- The California Initiative to Advance Precision Medicine (CIAPM) has awarded a $500,000 state grant to the Treehouse Childhood Cancer Initiative of the UC Santa Cruz Genomics Institute.
Treehouse is the pediatric cancer research arm of the UCSC Genomics Institute, founded by David Haussler, the Scientific Director, and his former post-doctoral student, Dr. Olena Morozova.. Treehouse aims to use genomic data to identify better treatments for childhood cancer patients.
The grant will enhance Treehouse’s work on the California Kids Cancer Comparison (CKCC).
“CKCC was a pilot project with ambitious goals for evaluating whether our big data analysis at the Genomics Institute can help kids being treated for cancer right now," said Haussler. “We were able to make a convincing case that it works.”
This next stage of funding will allow the UCSC Treehouse team, “CKCC2,” to conduct a 24-month registry study in collaboration with oncologists from Lucile Packard Children’s Hospital and Stanford Medical Center.
The team will collect and analyze genomic data from tumors before presenting this information to the treating oncologists.
CKCC2 will evaluate the effectiveness of comparative RNA-seq analysis within the clinical process, including assessing the impact on clinical decision-making, gauging patient and family understanding of genomic analysis, and tracking patient outcomes.
“For the CKCC2 project, we expect to work closely with Stanford clinical research staff using rigorous data-handling processes, institutionally approved protocols and consent forms,” said Isabel Bjork, Director of Pediatric Programs at the Genomics Institute.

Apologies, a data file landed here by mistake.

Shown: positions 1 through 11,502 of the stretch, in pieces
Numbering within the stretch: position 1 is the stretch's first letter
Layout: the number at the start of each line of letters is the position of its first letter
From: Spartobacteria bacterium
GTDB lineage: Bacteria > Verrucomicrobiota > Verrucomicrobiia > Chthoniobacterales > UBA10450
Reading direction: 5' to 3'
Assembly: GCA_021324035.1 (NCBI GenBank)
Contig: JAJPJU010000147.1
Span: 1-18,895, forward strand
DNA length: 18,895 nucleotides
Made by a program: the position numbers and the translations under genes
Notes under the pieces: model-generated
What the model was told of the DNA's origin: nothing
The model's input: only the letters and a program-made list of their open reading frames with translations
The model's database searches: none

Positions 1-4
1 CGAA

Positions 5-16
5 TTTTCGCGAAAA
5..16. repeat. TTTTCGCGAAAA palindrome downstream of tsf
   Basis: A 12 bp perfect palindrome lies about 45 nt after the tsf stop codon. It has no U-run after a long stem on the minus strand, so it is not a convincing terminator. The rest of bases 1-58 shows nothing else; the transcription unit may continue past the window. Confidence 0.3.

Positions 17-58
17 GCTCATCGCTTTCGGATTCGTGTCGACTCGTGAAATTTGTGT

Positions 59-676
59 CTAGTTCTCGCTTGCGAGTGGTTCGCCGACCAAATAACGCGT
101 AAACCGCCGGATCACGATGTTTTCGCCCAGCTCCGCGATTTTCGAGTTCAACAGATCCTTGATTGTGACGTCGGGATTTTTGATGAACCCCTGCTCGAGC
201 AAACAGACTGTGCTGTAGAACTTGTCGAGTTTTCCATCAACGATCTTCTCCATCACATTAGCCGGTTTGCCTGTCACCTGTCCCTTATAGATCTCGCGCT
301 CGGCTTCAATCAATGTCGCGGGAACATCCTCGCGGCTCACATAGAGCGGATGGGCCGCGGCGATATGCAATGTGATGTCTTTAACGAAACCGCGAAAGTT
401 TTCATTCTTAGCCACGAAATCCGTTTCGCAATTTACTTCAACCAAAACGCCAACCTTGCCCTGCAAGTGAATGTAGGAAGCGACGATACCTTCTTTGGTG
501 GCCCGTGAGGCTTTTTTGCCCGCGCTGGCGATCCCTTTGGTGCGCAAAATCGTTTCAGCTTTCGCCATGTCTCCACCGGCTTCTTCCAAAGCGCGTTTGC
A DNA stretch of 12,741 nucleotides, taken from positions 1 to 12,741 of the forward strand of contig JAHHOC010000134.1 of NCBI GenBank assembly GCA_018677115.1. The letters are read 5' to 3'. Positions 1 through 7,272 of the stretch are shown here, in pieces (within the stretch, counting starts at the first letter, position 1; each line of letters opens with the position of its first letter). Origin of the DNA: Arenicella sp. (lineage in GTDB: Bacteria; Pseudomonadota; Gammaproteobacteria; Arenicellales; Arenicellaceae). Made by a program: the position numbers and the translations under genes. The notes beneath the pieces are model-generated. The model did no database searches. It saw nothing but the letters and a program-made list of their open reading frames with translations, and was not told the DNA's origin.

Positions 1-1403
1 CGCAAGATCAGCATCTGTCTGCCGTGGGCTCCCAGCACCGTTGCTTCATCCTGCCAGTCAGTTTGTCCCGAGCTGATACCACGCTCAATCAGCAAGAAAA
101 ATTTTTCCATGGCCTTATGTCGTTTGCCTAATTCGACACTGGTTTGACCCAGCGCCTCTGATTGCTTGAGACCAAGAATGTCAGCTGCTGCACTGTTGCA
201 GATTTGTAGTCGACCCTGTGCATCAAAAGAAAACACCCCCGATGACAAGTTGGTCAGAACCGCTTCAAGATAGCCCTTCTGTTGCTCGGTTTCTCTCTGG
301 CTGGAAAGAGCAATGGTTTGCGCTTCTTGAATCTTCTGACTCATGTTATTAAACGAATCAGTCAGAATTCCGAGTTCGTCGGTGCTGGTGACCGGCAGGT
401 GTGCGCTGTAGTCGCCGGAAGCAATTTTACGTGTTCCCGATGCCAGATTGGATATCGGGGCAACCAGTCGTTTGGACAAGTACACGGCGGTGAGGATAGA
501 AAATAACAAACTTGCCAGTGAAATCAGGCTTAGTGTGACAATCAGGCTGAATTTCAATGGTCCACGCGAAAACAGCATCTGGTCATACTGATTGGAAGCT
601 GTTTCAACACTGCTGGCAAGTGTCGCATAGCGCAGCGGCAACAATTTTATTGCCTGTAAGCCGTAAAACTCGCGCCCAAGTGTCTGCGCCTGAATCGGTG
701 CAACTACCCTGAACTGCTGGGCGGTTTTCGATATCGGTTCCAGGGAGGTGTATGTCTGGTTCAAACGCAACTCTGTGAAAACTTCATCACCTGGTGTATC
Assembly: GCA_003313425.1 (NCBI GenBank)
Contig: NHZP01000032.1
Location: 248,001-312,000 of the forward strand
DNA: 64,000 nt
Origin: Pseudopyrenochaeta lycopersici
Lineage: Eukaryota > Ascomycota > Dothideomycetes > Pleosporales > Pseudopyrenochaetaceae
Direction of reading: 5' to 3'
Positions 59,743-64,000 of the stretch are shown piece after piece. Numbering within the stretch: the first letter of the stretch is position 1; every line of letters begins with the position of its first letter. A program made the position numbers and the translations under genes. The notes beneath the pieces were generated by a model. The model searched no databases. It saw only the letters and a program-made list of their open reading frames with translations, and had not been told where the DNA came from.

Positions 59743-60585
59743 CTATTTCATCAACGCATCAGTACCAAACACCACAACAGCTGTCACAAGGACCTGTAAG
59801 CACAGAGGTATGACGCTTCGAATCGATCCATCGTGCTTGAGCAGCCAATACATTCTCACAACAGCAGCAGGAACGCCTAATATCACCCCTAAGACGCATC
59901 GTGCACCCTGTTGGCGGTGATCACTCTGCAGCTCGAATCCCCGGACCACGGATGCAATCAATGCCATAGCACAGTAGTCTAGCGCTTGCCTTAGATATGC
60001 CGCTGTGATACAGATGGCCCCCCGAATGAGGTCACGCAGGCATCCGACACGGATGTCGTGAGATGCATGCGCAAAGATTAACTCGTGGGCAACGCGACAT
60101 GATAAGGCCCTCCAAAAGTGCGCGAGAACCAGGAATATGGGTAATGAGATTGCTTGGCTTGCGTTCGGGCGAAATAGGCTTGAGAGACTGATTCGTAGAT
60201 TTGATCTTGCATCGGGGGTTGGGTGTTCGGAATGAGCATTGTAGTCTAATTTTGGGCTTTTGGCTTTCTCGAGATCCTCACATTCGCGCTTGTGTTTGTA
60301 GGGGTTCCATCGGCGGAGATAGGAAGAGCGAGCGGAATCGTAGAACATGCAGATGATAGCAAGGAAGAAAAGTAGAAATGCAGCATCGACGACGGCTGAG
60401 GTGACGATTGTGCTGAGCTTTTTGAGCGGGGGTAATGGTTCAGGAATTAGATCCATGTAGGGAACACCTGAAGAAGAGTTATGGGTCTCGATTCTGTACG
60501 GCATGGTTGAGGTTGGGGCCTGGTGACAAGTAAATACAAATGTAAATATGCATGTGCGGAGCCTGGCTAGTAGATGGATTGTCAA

“We will have the ability to formally assess the clinical utility of genomic analysis within the clinical environment,” she continued.
All RNA-seq processed data and analysis will be publicly available to benefit researchers, keeping in line with Treehouse’s commitment to providing open access to data. Treehouse aims to advance the state of pediatric cancer research by maintaining open access and using open source software.
Although Treehouse is interested in finding whether molecular-level activity observed in the lab drives tumor growth, their ultimate goal is to discover whether genomic analysis provides a significant benefit to patients.
The team will define clinical benefit not only in terms of tumor response and symptom control, but also in terms of patient, family, and physician response and willingness to use genomic analysis in their decision-making.
This information will improve education and training as genomic-based precision medicine becomes more prevalent.
“At the end of the CKCC2 project, we will have a greater ability to evaluate whether Treehouse's approach to precision medicine added value to the journey of the patients, their families and physicians,” said Haussler.